The two standards that are currently published are around the ethical design and use of automated decision systems and third-party access to data. Another standard focusing on the data protection of digital assets was submitted to the Standards Council of Canada for approval as a National Standard of Canada on May 8, indicated Jansa on Twitter. The latest standard about third-party access to data is a 10-page document covering organizational and risk management, as well as control access and confidentiality. It got the attention of Navdeep Bains, Minister of Innovation, Science and Industry, who praised the new standard in a recent statement.
Several more are planned, including standards offering organizations guidance around de-identification. It’s unclear when, if at all, these standards will eventually be reflected in future legislation or amendments to current ones, but Jansa mentioned how the standards help support Canada’s 10-principle Digital Charter. The Charter is a series of proposals that would bring federal privacy private sector legislation — the Personal Information Protection and Electronic Documents Act (PIPEDA) — close to the European Union’s General Data Protection Regulation.
“These standards serve as an effective mechanism as regulation and legislation catch up,” Jansa said.
The government has confirmed that it wants the Digital Charter to apply to all federal legislation and regulations. However, PIPEDA, the Competition Act, the Canada Anti-Spam Legislation (CASL) and possibly the Competition Act would have to be changed.
Anyone interested in participating in the development of these standards, Jansa encourages people to contact him. The standards are formed with the help of technical committees featuring more than 100 stakeholders and experts spanning government, industry, academia and civil society groups, according to Jansa, who reinforced the notion that these standards can’t be built without a diverse group of participants engaged in the process.
“Any stakeholder can engage in the process. There’s no fee to participate,” he said.
Correction: A previous version of this article said the data protection of digital assets standard was submitted to the National Standards of Canada. However, the standard was submitted to the Standards Council of Canada for approval as a National Standard of Canada. IT World apologizes for the error.
The ubiquity of 5G will cover everything from IoT sensors, to smart devices, to cloud communication. But the technology that spawned from 5G development can extend well beyond just global networks. At IBM Think 2020, MIT Professor Muriel Médard spoke about how satellites can also benefit from the development of 5G.
One of 5G’s plethora of features is a coding technique called Random Linear Network Coding (RLNC). Médard defined network coding as a “mathematical manipulation of data that to be reliably retrieved, reliably represented and transported in a network”.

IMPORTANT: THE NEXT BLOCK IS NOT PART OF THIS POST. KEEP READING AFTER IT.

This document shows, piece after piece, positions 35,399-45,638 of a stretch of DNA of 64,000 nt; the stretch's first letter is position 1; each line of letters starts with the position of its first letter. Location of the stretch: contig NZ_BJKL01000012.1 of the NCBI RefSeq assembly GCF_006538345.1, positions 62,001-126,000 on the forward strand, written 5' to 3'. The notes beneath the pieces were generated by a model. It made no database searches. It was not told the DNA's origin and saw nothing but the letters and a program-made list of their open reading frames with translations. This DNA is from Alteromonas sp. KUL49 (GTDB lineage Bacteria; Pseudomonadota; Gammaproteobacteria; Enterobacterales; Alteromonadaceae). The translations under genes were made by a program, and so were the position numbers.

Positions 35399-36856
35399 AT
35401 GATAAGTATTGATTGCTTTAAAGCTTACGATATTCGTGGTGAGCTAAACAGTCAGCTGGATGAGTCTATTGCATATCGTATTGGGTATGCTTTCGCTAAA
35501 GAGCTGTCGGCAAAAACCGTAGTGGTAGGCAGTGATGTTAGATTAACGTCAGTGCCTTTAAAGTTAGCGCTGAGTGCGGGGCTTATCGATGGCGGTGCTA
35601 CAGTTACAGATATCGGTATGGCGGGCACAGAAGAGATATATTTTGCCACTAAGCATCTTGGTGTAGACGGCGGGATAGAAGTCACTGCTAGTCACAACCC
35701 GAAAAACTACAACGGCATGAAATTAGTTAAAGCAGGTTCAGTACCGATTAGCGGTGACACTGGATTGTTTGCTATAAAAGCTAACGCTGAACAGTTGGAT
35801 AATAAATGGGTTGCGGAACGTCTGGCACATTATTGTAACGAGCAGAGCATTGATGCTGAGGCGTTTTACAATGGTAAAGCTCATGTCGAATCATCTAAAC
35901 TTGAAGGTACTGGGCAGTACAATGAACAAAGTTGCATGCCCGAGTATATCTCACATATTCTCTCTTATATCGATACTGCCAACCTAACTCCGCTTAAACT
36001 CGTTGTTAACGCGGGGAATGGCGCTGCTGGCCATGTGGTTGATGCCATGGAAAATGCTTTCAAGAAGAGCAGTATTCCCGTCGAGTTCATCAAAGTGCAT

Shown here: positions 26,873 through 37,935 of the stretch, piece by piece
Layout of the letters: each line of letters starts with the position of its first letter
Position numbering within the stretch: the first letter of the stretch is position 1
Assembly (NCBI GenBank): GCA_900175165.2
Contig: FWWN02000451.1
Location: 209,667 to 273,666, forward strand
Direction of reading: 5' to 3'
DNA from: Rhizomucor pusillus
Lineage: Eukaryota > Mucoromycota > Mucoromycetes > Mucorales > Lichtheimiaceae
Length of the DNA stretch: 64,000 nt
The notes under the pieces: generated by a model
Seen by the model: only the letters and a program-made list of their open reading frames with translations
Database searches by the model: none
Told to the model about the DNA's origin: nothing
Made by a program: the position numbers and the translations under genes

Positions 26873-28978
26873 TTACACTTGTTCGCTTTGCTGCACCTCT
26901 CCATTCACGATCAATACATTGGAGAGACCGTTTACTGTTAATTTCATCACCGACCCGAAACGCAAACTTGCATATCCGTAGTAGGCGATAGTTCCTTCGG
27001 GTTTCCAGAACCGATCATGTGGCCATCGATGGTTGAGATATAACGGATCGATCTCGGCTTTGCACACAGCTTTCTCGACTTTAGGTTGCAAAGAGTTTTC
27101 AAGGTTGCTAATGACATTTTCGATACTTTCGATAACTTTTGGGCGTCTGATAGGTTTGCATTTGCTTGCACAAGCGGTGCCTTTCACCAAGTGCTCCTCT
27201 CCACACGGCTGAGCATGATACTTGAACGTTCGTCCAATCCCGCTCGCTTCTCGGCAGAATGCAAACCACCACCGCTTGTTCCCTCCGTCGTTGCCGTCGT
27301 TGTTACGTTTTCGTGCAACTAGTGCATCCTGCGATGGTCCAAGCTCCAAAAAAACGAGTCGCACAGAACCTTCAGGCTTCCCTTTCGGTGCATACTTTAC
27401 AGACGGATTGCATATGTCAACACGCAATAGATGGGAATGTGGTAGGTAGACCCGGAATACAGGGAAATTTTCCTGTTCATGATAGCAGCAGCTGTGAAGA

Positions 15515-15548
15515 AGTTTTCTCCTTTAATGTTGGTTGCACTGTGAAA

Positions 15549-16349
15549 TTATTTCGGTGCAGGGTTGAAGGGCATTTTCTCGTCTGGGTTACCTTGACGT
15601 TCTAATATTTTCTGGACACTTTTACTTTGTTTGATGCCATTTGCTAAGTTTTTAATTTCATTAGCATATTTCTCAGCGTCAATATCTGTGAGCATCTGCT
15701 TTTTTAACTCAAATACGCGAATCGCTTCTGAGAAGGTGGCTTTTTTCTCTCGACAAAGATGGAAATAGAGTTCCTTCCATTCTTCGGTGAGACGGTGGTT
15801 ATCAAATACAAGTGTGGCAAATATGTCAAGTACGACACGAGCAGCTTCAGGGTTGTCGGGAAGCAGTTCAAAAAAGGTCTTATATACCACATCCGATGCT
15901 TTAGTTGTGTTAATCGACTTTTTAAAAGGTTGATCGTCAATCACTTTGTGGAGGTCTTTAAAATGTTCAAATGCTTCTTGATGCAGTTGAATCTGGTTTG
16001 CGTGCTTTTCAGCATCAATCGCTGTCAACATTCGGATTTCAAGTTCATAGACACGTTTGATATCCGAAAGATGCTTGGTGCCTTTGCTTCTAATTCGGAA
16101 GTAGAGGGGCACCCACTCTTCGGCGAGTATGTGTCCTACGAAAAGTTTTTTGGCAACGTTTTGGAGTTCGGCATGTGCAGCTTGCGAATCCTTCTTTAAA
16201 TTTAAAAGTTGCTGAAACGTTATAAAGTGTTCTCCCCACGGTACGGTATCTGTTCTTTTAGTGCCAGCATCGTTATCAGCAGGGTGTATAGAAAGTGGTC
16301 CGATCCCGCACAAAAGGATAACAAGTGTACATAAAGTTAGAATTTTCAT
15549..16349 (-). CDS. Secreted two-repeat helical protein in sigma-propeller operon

In essence, through complex encoding and decoding techniques, RLNC can reassemble lost packets in a data stream by the receiver. This reduces the need to resend data when they become lost. It can increase reliability when sending sensitive information like financial data, as well as be applied to monitor sensors and vehicles in remote areas.
As a backgrounder, to transmit large quantities of data between two devices, the information must first be cut up and encapsulated into packets. Sending data via small packets provides many benefits, including higher efficiency and increased reliability. If data becomes corrupted or lost during transmission, only the affected packets need to be resent rather than the entire dataset.
In urban centres, radio towers are relatively near the user, thus creating stronger signals that are more resistant to environmental factors. In satellite networks, however, the long-distance between the sender and the receiver renders it vulnerable to disruptions from inclement weather. In addition, high latency compounds the finicky signal; if data becomes lost during transit, it will take longer to resend.
Despite its shortcomings, underserved communities in Canada and around the world rely on satellite to stay connected. Due to geographical and business limitations, it’s not always feasible to pull landlines and install towers to these locations. It’s critical for satellite network technologies to advance in parallel with the networks back on the ground.
Robert Hallock, AMD technical market lead, confirmed that AMD’s upcoming Zen 3 processors will not work with motherboards with 400 series chipsets and older.
In a blogpost, Hallock confirmed that Zen 3 processors will continue to use the AM4 socket, but will only be backwards compatible with AMD’s X570 and B550 motherboards. While 500 series motherboards would only require a BIOS update to enable compatibility, users on older platforms would need to purchase a new motherboard.
“AMD has no plans to introduce ‘Zen 3’ architecture support for older chipsets,” Hallock wrote. “While we wish could enable full support for every processor on every chipset, the flash memory chips that store BIOS settings and support have capacity limitations. Given these limitations, and the unprecedented longevity of the AM4 socket, there will inevitably be a time and place where a transition to free up space is necessary—the AMD 500 Series chipsets are that time.”
the AM4 socket was announced alongside the first generation Ryzen processors in 2016. When it was released, AMD had promised to support the AM4 socket until 2020. Because the socket has yet to reach end-of-life, users of AMD’s older platforms hoped to be able to upgrade to AMD’s 4th generation Ryzen processors once they arrive. Zen 3 will be the first time where a Ryzen processor isn’t backwards compatible with all three generations of AMD’s platforms (assuming the motherboard vendor provides the BIOS that supports them as well). Up until now, all AMD motherboards are compatible with most processors from all three generations of Ryzen processors.
Although AM4 is nearing its obsolescence, AMD has yet to announce its retirement or successor. The company is looking to cement its future processor development before making an announcement.